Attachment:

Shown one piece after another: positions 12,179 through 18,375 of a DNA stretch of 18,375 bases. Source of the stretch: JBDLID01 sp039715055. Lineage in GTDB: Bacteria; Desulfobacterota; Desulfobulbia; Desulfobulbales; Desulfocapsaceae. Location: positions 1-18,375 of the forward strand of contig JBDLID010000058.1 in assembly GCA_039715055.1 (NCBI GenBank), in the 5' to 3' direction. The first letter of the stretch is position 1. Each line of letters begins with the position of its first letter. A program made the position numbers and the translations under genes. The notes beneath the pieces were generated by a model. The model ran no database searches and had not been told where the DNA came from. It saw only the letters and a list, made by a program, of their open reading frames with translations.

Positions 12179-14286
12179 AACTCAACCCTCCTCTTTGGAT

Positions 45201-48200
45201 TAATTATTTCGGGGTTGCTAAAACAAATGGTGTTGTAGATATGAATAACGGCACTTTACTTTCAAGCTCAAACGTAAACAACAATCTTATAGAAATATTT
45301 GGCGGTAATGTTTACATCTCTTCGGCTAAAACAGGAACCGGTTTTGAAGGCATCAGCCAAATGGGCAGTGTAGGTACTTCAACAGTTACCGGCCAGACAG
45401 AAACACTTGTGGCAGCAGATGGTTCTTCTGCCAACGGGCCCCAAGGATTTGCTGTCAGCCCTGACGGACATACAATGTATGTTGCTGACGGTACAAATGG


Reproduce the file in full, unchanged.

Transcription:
Shown one piece after another: positions 12,179 through 18,375 of a DNA stretch of 18,375 bases. Source of the stretch: JBDLID01 sp039715055. Lineage in GTDB: Bacteria; Desulfobacterota; Desulfobulbia; Desulfobulbales; Desulfocapsaceae. Location: positions 1-18,375 of the forward strand of contig JBDLID010000058.1 in assembly GCA_039715055.1 (NCBI GenBank), in the 5' to 3' direction. The first letter of the stretch is position 1. Each line of letters begins with the position of its first letter. A program made the position numbers and the translations under genes. The notes beneath the pieces were generated by a model. The model ran no database searches and had not been told where the DNA came from. It saw only the letters and a list, made by a program, of their open reading frames with translations.

Positions 12179-14286
12179 AACTCAACCCTCCTCTTTGGAT

Positions 45201-48200
45201 TAATTATTTCGGGGTTGCTAAAACAAATGGTGTTGTAGATATGAATAACGGCACTTTACTTTCAAGCTCAAACGTAAACAACAATCTTATAGAAATATTT
45301 GGCGGTAATGTTTACATCTCTTCGGCTAAAACAGGAACCGGTTTTGAAGGCATCAGCCAAATGGGCAGTGTAGGTACTTCAACAGTTACCGGCCAGACAG
45401 AAACACTTGTGGCAGCAGATGGTTCTTCTGCCAACGGGCCCCAAGGATTTGCTGTCAGCCCTGACGGACATACAATGTATGTTGCTGACGGTACAAATGG